George, both M.D.s who founded the Earl Clinic – and another who was a mortician in Mpls.
George told me that his mother was an Anderson and a first cousin to my grandfather, Anders
Gustaf. George and I are therefore 2nd cousins once removed. John Earl of St. Paul, a son of
Roberts and a contemporary of mine, and I are 3rd cousins.

Mother’s Father, Anders Gustaf.

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Family History of Robert W. Holmen – Transcription from a collection of notes and typescripts

Mother spoke only affectionately and in glowing terms of her father. He apparently was a
foreman in the Public Works Dept for the City of Kristinehamn. She describes him as brown
whiskered handsome man with chocolate brown eyes. He was the idol of his children. He died
at his early ‘50s, of kidney or lung disease.

His mother was born in Sweden of Walloon parents – French? Belgian? – They had come to
Sweden to work in the Nobel Factories, partly for economic reasons but mostly because they
were Protestants living in a Catholic country and subject therefore to certain disadvantage.

Mother’s Mother

Except that her name was Sjogren, I know nothing of her family. My first recollection of her
begins when I was about 3. We lived in a duplex in Mpls on Elliot Ave between 33rd and 34th
St., perhaps 3330 or so, being the address. She had come for a visit, ½ of her children here.
Incidentally, [crowding 60?] her visit lasted 10 years. She was fat, as most woman of her age in
that day were. Strange that I should remember her birthday – it was Jan 18.

Grandma, during her 10 year visit, never learned to speak English. But she knew more than
she let on – as storekeepers who tried to cheat her quickly discovered. She was a smart,
shrewd woman; sharp tongued and caustic and never one to show affection. I can never
remember that she fondled or petted me or even held me on her lap.

Anders Gustaf’s and Sophia’s older son was Gustaf. He too dropped the name of Anderson
and took the name Linné, so that all of his children, most if not all of whom live in Kristinehamn,
are now Linné’s. The only one I know of and whose picture I have seen is Bengt, a blond curly
head now in his ‘40s.

One of Anders Gustaf’s male relatives – brother, cousin, uncle, - I don’t know – was Adam
Young, a PhD who was a Professor at the U of Stockholm.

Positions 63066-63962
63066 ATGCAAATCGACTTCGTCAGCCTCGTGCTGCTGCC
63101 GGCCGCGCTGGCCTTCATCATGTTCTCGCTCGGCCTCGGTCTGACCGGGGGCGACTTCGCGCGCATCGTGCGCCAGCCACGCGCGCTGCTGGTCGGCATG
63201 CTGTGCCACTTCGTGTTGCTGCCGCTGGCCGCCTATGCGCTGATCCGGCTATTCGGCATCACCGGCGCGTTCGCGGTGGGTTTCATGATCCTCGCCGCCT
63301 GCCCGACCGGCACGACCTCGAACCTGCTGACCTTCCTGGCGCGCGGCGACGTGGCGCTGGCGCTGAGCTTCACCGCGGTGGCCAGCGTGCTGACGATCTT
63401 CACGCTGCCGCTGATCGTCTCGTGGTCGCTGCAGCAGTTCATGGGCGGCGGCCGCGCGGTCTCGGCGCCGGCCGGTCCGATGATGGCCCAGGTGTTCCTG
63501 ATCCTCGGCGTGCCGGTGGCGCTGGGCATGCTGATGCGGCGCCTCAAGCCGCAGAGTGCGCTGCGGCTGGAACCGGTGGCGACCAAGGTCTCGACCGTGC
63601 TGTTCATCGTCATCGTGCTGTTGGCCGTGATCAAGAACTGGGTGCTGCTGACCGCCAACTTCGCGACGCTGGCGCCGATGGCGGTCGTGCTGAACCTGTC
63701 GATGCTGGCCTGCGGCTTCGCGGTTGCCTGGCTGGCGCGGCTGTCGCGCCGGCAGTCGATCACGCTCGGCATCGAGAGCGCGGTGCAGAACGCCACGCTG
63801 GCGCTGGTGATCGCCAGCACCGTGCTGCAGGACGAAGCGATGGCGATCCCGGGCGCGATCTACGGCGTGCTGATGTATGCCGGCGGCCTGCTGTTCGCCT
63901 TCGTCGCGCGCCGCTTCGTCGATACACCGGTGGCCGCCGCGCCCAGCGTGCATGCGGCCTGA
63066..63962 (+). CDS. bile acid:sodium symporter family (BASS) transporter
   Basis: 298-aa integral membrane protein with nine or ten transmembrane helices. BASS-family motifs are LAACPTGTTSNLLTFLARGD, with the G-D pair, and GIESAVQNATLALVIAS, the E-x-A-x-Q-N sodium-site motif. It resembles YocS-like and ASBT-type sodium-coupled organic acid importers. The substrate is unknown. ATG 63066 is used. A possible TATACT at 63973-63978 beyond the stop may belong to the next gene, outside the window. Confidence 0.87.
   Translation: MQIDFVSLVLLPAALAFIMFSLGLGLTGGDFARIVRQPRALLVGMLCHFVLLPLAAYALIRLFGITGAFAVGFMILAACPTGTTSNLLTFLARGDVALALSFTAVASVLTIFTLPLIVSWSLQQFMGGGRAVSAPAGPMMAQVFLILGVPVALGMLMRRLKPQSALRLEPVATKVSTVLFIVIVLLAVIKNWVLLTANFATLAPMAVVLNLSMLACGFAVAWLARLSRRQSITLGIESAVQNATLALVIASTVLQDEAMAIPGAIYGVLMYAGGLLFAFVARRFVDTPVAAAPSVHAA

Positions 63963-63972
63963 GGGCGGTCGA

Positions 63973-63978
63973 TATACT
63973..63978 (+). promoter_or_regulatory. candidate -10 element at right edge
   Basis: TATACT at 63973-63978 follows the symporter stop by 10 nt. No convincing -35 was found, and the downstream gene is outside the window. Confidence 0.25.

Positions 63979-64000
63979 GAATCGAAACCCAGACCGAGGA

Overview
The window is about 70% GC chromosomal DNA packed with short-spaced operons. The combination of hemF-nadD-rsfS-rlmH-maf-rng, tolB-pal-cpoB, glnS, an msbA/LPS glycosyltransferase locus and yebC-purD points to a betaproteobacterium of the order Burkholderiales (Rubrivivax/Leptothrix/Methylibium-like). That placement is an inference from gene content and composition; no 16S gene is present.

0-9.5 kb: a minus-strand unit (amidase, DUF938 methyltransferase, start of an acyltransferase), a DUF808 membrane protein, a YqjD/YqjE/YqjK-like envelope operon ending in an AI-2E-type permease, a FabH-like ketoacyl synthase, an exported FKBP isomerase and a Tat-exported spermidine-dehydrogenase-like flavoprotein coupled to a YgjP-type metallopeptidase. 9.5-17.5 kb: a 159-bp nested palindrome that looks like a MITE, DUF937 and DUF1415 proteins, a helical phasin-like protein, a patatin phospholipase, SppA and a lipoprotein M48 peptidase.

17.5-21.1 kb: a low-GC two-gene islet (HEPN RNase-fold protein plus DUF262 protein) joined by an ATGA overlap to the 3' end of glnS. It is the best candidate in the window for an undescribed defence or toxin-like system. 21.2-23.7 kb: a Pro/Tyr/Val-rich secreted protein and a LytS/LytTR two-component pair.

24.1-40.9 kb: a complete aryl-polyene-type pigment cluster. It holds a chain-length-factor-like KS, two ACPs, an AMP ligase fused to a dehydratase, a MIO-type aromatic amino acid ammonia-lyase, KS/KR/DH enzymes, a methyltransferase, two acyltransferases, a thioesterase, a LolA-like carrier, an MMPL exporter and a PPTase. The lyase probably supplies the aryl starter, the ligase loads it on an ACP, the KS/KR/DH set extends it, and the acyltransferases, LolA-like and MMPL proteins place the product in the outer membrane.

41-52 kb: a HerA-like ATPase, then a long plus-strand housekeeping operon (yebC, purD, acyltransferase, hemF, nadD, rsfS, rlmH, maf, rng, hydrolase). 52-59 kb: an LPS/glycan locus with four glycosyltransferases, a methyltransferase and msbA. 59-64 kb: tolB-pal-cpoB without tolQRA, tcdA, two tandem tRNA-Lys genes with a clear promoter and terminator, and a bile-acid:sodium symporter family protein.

My Uncle Helge once told me (but Helge’s veracity was always open to question) that another,
Adam Young, was an officer in the Swedish Army and the Commandant of a Swedish military

While on this matter of questionable family history, I might mention that Aunt Hilda always
insisted that the French or Walloon blood in their family was of nobility. I do not vouch for this –
I merely mention it. Perhaps Bengt Linne in Kristinehamn would know.

Aunt Esther, Mother’s only sister who stayed in Sweden married someone whose name was
Lidholm. She died there several years ago.

Helge was the next to the youngest of Mother’s family. He came to America as a 17 yr older
shortly after I was born. Mother was his favorite sister, and he her favorite brother.

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Family History of Robert W. Holmen – Transcription from a collection of notes and typescripts

None of Mother’s family had education beyond grade school, however Sweden’s Grade School
was apparently 2 yrs longer and considerably more intensive and inclusive than ours. I used to
think that my mother and her bros and sisters were indulging in [shere?] chauvinism when they
criticized the superficial nature of our elementary school system. However, in the light of recent
evaluations, I have come to realize that perhaps they were right, that Europe’s scholars at the
elementary and hi school level are better than ours have been.

Helge was the most charming of the Youngs. Perhaps because we were his favorite sisters
children, he was especially good to us.

He became a waiter and worked, I remember at Max Café, an estab now long since gone but in
the 1910 era an excellent eating place on the N side of 6th St in Mpls between Hennepin and
Nicollet. He also worked at Schiek’s, the old time German eating house on 3rd St. For a time he